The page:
city space and retrofitted public areas

Speaker Shares How Communities Reclaim Use Of Failing Shopping And Office Spaces

Ellen Dunham-Jones will share her research around how parking-lot dominated properties have been successfully retrofitted to help their communities address challenges ranging from the loneliness epidemic to climate change.

She is the Director of the MS in Urban Design program at Georgia Tech and co -author of Retrofitting Suburbia: Urban Design Solutions for Redesigning Suburbs.

The book documents how dead malls, dying office parks, and other underperforming suburban property types and development patterns are being redeveloped, re-inhabited, or regreened into more sustainable, just, healthy, and community-serving places.

You can watch her CivicCon Speaker Series presentation at 6 p.m. Monday, Oct. 11, at The Rex Theatre in downtown Pensacola. The event is free and open to the public but we request you register on Eventbrite to attend in person at this LINK.

Retrofitting Suburbia was deemed “the Bible of the retrofitting movement” in the Chicago Tribune. It was featured in The New York Times, CBS Evening News, Urban Land, Architectural Record, and The Architect’s Newspaper, and received the 2009 PROSE award for architecture and urban planning from the American Association of Publishers.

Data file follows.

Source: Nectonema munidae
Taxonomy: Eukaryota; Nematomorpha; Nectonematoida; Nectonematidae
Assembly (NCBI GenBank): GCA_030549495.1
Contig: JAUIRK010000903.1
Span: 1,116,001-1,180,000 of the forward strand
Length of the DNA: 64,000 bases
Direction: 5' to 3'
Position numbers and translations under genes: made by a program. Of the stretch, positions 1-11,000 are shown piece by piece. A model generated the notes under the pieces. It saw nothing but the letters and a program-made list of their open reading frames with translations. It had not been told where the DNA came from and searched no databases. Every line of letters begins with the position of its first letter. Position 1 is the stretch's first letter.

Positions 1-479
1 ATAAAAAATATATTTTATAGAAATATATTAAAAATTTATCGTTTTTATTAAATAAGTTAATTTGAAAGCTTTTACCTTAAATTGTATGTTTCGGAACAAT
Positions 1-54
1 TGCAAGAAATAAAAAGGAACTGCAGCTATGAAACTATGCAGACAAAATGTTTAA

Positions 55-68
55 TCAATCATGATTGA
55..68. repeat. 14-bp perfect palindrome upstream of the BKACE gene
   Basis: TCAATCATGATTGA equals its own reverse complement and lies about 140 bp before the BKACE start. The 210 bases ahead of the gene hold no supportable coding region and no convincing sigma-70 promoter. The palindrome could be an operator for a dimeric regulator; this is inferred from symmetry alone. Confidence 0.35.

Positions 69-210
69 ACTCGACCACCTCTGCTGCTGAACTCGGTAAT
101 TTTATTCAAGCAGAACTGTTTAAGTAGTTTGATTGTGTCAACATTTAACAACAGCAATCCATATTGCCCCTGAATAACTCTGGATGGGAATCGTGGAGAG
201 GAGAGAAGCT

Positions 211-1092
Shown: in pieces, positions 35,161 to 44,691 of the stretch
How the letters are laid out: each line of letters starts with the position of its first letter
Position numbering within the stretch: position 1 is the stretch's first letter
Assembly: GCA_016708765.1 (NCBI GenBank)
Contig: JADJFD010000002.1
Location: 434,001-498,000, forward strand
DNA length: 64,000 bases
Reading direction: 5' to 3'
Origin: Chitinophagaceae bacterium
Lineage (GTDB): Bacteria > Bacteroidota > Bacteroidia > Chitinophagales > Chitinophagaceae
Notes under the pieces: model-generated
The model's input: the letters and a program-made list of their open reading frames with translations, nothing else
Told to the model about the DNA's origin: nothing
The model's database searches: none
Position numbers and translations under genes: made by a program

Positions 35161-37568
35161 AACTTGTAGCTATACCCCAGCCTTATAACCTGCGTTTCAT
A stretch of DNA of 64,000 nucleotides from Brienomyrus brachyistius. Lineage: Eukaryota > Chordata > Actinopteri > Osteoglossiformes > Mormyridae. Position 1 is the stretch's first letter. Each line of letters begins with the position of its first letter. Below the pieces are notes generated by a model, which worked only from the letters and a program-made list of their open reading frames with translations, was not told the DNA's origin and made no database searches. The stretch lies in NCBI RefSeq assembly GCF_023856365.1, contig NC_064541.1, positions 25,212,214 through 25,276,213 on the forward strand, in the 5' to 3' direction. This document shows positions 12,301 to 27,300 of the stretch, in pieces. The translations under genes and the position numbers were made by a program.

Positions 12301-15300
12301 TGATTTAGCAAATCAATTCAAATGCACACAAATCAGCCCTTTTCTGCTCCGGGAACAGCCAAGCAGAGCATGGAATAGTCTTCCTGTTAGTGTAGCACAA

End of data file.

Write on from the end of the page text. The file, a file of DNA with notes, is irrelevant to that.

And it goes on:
The book ‘s sequel, Case Studies in Retrofitting Suburbia: Urban Design Strategies for Urgent Challenges won the Environmental Design Research Association’s 2021 book award and adds detailed discussions of the layer strategies being deployed as increasingly ambitious suburban retrofits update obsolete development patterns.

“This time we address an even broader range of urgent challenges such places weren’t designed for: improving public health, increasing resilience in the face of climate change, leveraging social capital for equity, supporting an aging society, competing for jobs, and disrupting automobile dependence,” according to the “Retrofitting Suburbia” website.

If you are unable to attend the event in person, you can watch it live on the Pensacola News Journal Facebook page or on its website, pnj.com.

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